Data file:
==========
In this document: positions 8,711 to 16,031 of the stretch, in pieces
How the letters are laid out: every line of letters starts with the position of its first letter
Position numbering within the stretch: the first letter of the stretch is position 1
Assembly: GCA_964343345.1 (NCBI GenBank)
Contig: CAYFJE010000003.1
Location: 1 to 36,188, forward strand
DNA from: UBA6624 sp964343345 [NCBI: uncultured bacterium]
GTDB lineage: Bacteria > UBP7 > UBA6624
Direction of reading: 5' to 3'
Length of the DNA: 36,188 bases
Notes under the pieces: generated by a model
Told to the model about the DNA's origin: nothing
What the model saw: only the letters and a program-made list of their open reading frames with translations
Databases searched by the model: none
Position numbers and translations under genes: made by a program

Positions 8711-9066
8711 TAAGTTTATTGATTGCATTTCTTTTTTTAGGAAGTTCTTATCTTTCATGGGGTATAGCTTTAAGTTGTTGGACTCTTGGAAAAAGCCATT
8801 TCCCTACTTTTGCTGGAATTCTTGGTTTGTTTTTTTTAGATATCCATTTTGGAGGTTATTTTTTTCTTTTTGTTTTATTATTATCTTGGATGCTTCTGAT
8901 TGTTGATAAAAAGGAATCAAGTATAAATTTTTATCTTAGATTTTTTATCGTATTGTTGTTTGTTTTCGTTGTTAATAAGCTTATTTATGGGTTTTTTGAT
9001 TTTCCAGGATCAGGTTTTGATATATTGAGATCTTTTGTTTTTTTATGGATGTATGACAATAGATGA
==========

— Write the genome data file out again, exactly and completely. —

In this document: positions 8,711 to 16,031 of the stretch, in pieces
How the letters are laid out: every line of letters starts with the position of its first letter
Position numbering within the stretch: the first letter of the stretch is position 1
Assembly: GCA_964343345.1 (NCBI GenBank)
Contig: CAYFJE010000003.1
Location: 1 to 36,188, forward strand
DNA from: UBA6624 sp964343345 [NCBI: uncultured bacterium]
GTDB lineage: Bacteria > UBP7 > UBA6624
Direction of reading: 5' to 3'
Length of the DNA: 36,188 bases
Notes under the pieces: generated by a model
Told to the model about the DNA's origin: nothing
What the model saw: only the letters and a program-made list of their open reading frames with translations
Databases searched by the model: none
Position numbers and translations under genes: made by a program

Positions 8711-9066
8711 TAAGTTTATTGATTGCATTTCTTTTTTTAGGAAGTTCTTATCTTTCATGGGGTATAGCTTTAAGTTGTTGGACTCTTGGAAAAAGCCATT
8801 TCCCTACTTTTGCTGGAATTCTTGGTTTGTTTTTTTTAGATATCCATTTTGGAGGTTATTTTTTTCTTTTTGTTTTATTATTATCTTGGATGCTTCTGAT
8901 TGTTGATAAAAAGGAATCAAGTATAAATTTTTATCTTAGATTTTTTATCGTATTGTTGTTTGTTTTCGTTGTTAATAAGCTTATTTATGGGTTTTTTGAT
9001 TTTCCAGGATCAGGTTTTGATATATTGAGATCTTTTGTTTTTTTATGGATGTATGACAATAGATGA